Once it passes (or fails..EEK!) in order to utilize the approval the manufacturer must follow certain testing guidlines as set forth by the agency such as electrical testing and Hipot testing as well as ground (earth) leakage and integrity on every unit during manufacture.

The agency also sends inspectors periodically to assure that all procedures are being followed and that all componants are the same as when approved.
(Change one part in the design and it must be resubmitted)

And to answer your question about the CSA or UL enclosure.. the answer is: NO, it is an assembly and would have to be approved as an assembly.
So it would not be approved...:?

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terrypowerz wrote:

And to answer your question about the CSA or UL enclosure.. the answer is: NO, it is an assembly and would have to be approved as an assembly.
So it would not be approved...:?

Witness the power of the Internet ... ask a question and you get the answer from someone who knows what they're talking about.

You might still talk to the organizers to see if they would be satisfied with having the non-approved boards in a CSA-approved enclosure.

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Here is the Light O Rama story on approval....

All high voltage components in our controllers are UL approved. The total assembly is not UL approved. We did get UL-508 approval on one of our controllers (the LOR600 which is no longer in the store). We learned a lot about what is necessary to get the approval and applied that to our current controllers. (someone mentioned approval for $2500) I need to find that lab! We paid many times that number to get our equipment approved.

Even if you put two UL approved devices together the new device needs to be approved.

As far as CSA vs UL... Because a device is UL approved does not mean that it is CSA approved. For example the enclosures used for show time products are UL approved as we use them however they require and additional grounding strap to be CSA approved.

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With something as cutting edge as a computer controlled display I would say that it would be silly to expect the "controllers" to be CSA approved.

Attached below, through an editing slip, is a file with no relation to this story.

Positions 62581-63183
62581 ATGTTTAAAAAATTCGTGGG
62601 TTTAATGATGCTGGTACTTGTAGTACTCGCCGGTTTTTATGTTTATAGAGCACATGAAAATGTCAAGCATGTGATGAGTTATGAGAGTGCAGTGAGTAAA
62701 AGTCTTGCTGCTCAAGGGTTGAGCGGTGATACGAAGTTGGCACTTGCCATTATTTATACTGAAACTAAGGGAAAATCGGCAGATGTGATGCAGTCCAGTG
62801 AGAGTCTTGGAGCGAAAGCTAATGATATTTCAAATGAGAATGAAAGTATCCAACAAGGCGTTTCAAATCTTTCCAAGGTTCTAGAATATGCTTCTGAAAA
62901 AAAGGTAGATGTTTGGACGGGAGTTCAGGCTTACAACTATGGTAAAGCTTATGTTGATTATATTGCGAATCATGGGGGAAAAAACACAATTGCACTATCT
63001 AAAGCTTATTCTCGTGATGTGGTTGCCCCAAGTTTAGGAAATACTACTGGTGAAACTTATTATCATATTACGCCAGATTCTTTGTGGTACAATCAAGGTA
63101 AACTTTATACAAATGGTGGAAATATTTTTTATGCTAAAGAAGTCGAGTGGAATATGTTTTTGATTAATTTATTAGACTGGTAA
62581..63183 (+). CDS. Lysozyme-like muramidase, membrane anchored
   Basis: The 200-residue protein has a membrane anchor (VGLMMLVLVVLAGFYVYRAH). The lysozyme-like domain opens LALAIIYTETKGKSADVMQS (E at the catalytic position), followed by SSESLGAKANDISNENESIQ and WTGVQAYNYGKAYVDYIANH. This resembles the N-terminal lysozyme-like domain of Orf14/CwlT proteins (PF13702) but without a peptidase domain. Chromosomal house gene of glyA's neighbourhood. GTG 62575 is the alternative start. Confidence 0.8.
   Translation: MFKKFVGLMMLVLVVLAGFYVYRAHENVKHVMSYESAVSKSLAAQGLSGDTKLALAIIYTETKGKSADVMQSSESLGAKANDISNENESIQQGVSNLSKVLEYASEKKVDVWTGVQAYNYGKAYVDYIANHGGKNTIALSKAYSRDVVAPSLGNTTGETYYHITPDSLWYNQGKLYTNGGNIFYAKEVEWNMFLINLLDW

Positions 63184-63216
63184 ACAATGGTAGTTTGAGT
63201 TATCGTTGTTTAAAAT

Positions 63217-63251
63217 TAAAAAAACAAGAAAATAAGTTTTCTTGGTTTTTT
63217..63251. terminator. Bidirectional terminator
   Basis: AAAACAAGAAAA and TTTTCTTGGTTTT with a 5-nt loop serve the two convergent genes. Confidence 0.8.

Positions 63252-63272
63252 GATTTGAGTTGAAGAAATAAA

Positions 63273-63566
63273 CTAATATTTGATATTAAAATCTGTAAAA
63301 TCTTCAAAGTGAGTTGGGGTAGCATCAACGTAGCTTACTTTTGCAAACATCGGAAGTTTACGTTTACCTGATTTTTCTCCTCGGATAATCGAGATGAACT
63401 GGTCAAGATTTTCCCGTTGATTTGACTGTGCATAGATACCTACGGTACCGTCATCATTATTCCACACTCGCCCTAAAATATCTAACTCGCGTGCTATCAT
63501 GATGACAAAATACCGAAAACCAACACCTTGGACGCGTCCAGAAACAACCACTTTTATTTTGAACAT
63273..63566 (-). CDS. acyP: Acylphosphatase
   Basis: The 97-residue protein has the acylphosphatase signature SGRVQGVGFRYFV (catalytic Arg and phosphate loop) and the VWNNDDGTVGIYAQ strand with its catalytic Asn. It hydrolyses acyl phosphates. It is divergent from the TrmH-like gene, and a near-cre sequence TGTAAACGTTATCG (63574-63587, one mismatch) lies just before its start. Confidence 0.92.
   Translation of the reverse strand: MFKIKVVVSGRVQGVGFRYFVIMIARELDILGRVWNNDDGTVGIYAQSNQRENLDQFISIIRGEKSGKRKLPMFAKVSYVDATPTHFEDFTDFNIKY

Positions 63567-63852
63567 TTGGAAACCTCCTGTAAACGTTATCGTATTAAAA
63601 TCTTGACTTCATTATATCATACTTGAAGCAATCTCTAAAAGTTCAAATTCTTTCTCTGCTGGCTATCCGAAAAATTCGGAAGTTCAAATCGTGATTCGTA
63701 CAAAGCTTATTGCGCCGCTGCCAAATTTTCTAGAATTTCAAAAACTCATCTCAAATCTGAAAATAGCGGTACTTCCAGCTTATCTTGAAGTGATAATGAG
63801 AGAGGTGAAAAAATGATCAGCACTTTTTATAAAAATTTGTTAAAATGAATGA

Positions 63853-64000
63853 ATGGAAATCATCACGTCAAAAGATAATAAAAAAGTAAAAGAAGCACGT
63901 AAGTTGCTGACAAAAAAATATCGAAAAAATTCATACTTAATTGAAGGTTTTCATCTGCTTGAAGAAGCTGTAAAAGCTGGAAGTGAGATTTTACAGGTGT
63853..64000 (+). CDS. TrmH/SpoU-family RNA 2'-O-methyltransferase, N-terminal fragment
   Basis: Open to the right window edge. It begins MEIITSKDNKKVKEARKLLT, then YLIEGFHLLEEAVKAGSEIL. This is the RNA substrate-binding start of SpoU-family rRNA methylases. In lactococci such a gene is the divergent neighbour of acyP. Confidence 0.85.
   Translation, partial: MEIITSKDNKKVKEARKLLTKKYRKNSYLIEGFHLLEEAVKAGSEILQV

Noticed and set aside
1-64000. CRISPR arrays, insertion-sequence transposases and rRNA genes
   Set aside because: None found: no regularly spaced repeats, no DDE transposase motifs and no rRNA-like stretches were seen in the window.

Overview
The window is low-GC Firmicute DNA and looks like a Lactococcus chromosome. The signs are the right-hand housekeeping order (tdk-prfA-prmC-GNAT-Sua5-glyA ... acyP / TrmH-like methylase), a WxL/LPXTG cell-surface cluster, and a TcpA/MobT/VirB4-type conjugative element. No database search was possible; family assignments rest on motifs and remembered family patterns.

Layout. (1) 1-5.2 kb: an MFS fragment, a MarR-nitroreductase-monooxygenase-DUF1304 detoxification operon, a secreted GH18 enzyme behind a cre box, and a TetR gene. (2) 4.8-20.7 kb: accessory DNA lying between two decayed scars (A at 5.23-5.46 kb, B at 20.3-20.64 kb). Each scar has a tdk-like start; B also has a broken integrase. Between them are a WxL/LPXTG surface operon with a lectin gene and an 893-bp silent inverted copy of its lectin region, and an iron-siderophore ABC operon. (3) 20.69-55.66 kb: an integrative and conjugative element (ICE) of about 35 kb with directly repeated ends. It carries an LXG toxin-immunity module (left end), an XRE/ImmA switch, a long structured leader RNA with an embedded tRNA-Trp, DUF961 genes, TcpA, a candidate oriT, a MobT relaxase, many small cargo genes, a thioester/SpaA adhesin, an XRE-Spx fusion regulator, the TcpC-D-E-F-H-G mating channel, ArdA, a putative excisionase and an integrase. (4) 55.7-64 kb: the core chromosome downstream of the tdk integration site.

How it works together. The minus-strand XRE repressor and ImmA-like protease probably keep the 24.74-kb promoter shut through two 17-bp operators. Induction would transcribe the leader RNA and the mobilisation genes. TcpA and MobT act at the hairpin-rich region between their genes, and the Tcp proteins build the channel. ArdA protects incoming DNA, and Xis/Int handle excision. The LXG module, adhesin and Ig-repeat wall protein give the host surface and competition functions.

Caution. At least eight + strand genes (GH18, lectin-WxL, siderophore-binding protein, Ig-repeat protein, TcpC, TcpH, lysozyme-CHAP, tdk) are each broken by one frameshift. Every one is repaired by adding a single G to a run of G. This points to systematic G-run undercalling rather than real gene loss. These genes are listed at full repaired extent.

I am certain that if it is explained that the units are "custom built" (since you put it in the box) and offer to have the inspectors review the construction and safety precautions you are going to take that the town would be acceptable to such an arrangement.

The simple act of putting CSA/UL approved lights onto any kind of a frame (wireframe, megatree, etc.) actually means that the display item is no longer ACTUALLY approved.

So unless they do the display with off the shelf approved assembled peices there are already exceptions...

I am sure you should be able to work out an arrangement Zac.... they just want it to be safe.:)

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Newbie to planet, but I am do have experience with CSA and UL as well as about 17 other cert agancies, first don't just slap a UL sticker on it, that is why they ask for CSA. UL doesn't require CSA and CSA doesn't require UL, they normally do because they do desructive testing on the equipment.

anyhow I digress ....

the board could be certified by LOR, but if it goes in a different enclosure it will need to be recertified and then if there is antenna attached to it to transmit radio signals you would need another few tests.

in your case ... the best thing to do is have an Electrical inspector come over and take a look at your a setup, he /she will give some hints and tips on making it better and then revisit you after their suggestions are complete. Phone the Inspection department let them know what you are doing and ask if one of the inspectors can come over and look at your set up, be ready to make some mods they ask for.

it could cost you a few hundred or maybe they will do probono depending on the project, but they can give you a one off tag for it especially if it is temporary, and will satisfy the powers that be.

BTW I just wanted to say you guys are crazy, I spent the last week reading most of the posts here at planet and must admit I am impressed I went out to the stores today and picked up 7500 mini's, as I am getting bored with static displays.

have a great year.

Bill

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Dan if you need some help getting it certified let me know, I have the contacts for you and it will be a little bit more then 2500 for your tests if you are the manufacturer, we spend between $7000 and $30,000 for our controllers.

Have a great year

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Another thought - I dont know what the Canadian position is, but if you were doing this in the USA in a public place then you would almost certainly fall under the NEC regs for entertainment cabling, which would require you to use hard service cords, all very different to what the typical LORer uses...

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blearning wrote: